FWIW, a pair of my close friends have been together for more than forty years, and legally married for more than a decade of it, and have never lived together except for three months at the beginning. They figured out quickly that they loved each other but their living styles were totally different, and clashed horribly. So they had the sense to move out, took apartments down the block from each other, and then when one of them got a job offer in a different city, had apartments in different cities. They visit a lot. It works out great for them.

        There are a LOT of ways to be family.

  45. Detective Amy Santiago*

    BTW, OP, if you haven’t already, I would highly suggest you check out the podcast Han & Matt Know It All. They are a poly queer couple who answer a lot of these kind of questions :) There’s also an extremely active and kind FB group where you can get additional support.

  46. theletter*

    I have a very dear friend who just too curious for her own good. As I’ve gotten to know her I’m starting to see that her prying questions are actually a little bit more about control than making conversation. Which is tough, but I love her so I’ve finally learned kindly shut her down. I mean it usually takes two attempts and then a gentle newsflash from her husband but the rest of the friendship is worth it, I swear.

    This is the balance you have to find. There’s people who are going to be curious, perhaps because they are reflecting on their own needs, there’s people who like to make conversation, there’s people who genuinely care about you and will want to know that they should invite Bob AND Karen to the friends and family BBQ, and there’s people who will dig into deep, dark, really-not-should-be-discussed-at-all details just because you leave an opening for them to ask.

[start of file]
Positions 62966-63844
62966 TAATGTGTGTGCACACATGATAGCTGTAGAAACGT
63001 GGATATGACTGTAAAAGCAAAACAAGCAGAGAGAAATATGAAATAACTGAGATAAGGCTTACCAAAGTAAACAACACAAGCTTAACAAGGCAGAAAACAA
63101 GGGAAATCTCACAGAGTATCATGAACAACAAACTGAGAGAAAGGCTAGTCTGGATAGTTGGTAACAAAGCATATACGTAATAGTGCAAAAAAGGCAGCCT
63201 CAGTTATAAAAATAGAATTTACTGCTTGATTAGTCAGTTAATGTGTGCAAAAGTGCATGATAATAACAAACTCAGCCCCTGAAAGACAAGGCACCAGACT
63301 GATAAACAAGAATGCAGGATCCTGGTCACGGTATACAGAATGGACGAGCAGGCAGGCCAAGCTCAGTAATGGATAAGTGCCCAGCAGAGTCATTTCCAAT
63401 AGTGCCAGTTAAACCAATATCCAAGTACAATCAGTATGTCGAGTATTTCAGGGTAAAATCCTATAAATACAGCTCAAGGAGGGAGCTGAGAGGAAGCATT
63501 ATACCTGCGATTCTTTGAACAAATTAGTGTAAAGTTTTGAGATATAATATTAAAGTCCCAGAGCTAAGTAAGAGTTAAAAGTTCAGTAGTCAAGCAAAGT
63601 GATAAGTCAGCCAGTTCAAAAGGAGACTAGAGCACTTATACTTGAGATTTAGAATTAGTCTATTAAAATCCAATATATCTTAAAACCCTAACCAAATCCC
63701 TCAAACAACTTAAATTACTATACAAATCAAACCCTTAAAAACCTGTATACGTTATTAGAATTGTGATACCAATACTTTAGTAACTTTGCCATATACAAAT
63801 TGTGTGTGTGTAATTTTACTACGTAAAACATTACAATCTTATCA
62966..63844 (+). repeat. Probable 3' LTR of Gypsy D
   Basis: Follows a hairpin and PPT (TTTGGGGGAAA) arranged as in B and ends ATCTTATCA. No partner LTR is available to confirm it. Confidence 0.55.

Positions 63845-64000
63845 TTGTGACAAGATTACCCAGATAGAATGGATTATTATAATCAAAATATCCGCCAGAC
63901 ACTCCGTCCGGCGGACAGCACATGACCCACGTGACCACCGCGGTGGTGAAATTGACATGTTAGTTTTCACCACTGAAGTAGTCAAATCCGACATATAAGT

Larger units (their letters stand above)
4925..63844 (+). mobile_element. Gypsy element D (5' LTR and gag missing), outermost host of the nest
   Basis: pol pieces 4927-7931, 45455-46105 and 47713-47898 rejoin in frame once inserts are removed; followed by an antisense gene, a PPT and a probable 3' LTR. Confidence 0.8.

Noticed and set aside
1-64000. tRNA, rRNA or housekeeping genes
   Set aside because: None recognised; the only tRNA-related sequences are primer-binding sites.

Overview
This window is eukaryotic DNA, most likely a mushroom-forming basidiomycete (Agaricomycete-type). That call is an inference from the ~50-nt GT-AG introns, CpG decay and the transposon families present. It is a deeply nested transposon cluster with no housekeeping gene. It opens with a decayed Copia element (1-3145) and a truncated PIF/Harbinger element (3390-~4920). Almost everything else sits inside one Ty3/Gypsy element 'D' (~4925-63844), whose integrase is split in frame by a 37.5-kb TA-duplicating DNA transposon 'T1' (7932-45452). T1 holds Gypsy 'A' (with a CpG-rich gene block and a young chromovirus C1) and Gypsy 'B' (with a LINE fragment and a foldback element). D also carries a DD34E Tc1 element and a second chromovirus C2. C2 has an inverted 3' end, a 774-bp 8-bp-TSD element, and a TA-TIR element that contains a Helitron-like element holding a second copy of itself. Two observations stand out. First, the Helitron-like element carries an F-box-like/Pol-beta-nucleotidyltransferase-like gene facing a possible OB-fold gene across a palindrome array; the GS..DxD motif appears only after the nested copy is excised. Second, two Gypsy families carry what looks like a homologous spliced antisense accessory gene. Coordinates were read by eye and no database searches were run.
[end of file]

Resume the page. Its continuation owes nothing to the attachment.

Figure where your coworkers fit in this matrix, and figure out what your comfort level is in letting people into your personal life. Maybe even the closest of coworkers only get a smile and handshake at the Friends and Family BBQ, or maybe you don’t mind sharing with even the nosiest. Just remember that it’s your choice, and your own preferences for privacy and boundaries that you get to set.

    My mom taught me something recently: often when people ask you a question, it’s because they really wish someone would ask them the same question back. So if you get questions about who you live with that you don’t want to answer, turn the question back to the asker. You’ll find that most polite society love to talk about themselves, are not terribly interested in the intricacies of others, and just want to make sure everyone is getting to leave their best lives.

    1. CmdrShepard4ever*